Do Penguins Eat a Lot?
The amount of food that penguins eat will vary based on their body size, daily activities, and seasonal changes. But when they are able to find a lot of food, they will eat a lot.
For instance, Yellow-eyed penguins make around 200 dives per day when their food is abundant. Meanwhile, the smallest species of penguin, the Little Penguin can only eat the amount that is similar to their body weight, which is around 2.2 pounds, while the largest species, the Emperor penguin, can eat up to 7 pounds of food per day.
Additionally, the size of the penguin’s colony will also influence the amount of food that it eats in a single year. For instance, the entire living population of Adelaide penguins will consume around 253,000,000 pounds of fish, 330,000,000 pounds of krill, and 7,700,000 pounds of squid each year. When the colony decreases in size, the amount decreases and vice versa.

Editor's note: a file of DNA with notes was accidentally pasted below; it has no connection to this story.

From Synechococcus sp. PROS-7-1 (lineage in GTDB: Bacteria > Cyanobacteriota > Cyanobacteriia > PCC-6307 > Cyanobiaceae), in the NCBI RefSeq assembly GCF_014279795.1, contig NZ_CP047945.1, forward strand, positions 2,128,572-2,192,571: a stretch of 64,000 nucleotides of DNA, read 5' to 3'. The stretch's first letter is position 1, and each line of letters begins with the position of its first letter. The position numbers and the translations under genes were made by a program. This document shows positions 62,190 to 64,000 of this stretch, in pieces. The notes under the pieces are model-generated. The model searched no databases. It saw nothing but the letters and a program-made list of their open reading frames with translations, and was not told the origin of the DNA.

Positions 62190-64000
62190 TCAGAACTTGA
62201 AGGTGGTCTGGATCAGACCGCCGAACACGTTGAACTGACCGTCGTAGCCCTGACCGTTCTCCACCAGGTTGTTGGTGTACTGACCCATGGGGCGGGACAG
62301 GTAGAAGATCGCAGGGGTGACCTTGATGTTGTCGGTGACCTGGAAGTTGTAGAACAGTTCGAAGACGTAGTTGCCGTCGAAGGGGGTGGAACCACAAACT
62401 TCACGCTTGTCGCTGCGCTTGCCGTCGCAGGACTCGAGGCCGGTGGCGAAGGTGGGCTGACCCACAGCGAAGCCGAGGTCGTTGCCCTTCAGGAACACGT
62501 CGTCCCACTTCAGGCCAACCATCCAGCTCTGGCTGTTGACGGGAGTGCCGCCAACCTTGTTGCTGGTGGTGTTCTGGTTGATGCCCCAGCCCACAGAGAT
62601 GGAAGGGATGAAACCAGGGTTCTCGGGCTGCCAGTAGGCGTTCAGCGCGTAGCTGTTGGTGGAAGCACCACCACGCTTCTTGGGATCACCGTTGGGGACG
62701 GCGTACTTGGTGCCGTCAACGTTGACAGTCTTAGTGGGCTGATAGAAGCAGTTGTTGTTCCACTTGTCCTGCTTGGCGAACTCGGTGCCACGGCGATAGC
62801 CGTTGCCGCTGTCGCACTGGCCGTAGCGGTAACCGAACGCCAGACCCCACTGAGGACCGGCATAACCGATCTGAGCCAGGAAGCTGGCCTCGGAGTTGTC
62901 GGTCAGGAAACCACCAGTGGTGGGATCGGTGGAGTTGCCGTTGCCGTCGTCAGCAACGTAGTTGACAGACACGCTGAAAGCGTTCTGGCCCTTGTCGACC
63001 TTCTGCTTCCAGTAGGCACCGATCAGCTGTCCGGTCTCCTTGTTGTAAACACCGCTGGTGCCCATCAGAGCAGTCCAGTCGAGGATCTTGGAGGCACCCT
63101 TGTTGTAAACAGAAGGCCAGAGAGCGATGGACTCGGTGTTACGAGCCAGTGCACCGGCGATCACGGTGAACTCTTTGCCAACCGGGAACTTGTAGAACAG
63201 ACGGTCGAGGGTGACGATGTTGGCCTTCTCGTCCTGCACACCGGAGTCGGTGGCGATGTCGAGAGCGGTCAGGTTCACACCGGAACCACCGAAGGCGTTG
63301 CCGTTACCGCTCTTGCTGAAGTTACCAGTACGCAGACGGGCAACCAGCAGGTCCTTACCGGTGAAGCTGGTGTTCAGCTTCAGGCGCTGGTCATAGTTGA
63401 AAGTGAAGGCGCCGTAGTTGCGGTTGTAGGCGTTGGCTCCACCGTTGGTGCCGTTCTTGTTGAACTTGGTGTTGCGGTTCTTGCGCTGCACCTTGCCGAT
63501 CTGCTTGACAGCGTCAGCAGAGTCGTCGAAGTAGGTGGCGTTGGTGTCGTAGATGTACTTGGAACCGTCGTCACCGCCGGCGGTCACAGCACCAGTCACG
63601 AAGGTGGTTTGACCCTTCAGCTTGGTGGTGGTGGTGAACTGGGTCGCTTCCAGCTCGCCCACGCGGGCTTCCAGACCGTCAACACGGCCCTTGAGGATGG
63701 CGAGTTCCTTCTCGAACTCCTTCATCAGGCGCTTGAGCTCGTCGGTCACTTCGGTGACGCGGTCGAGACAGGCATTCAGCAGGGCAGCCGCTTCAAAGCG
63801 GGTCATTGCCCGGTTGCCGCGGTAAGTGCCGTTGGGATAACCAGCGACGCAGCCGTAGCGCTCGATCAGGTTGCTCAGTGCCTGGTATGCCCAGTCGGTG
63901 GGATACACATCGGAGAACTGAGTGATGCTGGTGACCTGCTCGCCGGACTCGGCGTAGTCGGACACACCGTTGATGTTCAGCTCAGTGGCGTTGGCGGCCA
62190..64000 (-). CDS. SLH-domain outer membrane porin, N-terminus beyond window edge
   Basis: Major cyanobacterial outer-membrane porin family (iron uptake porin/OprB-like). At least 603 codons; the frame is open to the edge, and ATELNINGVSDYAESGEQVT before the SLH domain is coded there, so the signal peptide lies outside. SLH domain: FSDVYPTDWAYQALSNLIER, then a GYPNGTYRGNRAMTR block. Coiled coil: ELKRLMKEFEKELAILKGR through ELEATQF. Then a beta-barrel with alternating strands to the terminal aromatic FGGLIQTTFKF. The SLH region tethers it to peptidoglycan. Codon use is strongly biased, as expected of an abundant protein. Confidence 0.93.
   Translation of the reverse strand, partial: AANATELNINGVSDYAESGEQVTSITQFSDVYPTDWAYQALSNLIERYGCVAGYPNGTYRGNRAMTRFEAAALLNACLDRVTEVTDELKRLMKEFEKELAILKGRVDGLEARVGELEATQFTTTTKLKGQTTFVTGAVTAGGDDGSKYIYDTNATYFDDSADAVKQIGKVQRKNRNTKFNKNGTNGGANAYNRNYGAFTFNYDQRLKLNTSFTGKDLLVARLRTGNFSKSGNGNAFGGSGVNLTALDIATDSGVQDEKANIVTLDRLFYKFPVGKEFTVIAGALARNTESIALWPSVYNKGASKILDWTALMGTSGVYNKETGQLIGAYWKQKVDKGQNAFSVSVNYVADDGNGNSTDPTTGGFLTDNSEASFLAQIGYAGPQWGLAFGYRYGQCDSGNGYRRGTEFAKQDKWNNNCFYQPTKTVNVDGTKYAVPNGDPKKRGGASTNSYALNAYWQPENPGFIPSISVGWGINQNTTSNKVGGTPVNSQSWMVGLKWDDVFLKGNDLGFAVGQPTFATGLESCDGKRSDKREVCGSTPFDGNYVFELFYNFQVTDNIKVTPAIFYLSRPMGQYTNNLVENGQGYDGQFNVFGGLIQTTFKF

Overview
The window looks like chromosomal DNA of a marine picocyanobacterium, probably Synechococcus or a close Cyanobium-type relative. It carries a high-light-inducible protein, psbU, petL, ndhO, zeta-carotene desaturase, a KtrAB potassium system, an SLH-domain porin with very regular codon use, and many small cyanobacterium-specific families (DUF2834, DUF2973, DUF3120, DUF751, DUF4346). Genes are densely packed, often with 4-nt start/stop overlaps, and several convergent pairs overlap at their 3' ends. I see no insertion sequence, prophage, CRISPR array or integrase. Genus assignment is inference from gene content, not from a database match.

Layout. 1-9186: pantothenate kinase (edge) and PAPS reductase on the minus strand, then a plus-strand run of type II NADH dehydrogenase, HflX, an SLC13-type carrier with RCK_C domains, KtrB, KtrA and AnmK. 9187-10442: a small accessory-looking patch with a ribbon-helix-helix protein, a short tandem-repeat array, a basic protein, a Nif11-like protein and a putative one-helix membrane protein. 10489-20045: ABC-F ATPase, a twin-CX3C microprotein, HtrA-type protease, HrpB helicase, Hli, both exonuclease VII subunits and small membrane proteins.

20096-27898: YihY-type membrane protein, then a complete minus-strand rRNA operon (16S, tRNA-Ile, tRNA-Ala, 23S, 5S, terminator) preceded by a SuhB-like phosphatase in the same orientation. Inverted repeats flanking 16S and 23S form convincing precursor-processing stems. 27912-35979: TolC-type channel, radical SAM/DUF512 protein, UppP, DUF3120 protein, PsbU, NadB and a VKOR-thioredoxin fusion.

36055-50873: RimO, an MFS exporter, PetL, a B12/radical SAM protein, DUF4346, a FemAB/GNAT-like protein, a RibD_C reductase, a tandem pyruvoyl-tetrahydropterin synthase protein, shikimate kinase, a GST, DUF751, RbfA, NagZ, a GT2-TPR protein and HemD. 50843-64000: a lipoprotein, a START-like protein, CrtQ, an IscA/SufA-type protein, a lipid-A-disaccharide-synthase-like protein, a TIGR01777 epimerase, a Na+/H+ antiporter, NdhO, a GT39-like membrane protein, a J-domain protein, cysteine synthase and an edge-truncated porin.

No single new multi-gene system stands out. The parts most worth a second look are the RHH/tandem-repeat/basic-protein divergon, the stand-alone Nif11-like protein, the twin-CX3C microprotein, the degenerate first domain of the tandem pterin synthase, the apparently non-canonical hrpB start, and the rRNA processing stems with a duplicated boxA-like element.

Do Baby Penguins Eat the Same Food?
Baby penguins or penguin chicks hatch after their parents take turns incubating the eggs from 30 to 66 days. Once they hatch, their parents feed them. Penguin parents take turns guarding their chicks and looking for food. This way, their chicks will always be under proper care and protection.
Baby penguins’ diet mainly consists of a mixture between regurgitated fish, crustaceans, and krill. Their parents will partially or completely digest the food before regurgitating it into the chicks’ beaks.
Above all, penguins’ ability to swim swiftly through the ocean doesn’t only help them to search for food. It protects them from predators such as seals, sharks, orcas, and sea lions.
In search of their food, the black-and-white color of their bodies also acts as a camouflage that blends them with their surroundings. Hence, we can all agree that despite their small size, these sea birds are pretty magnificent!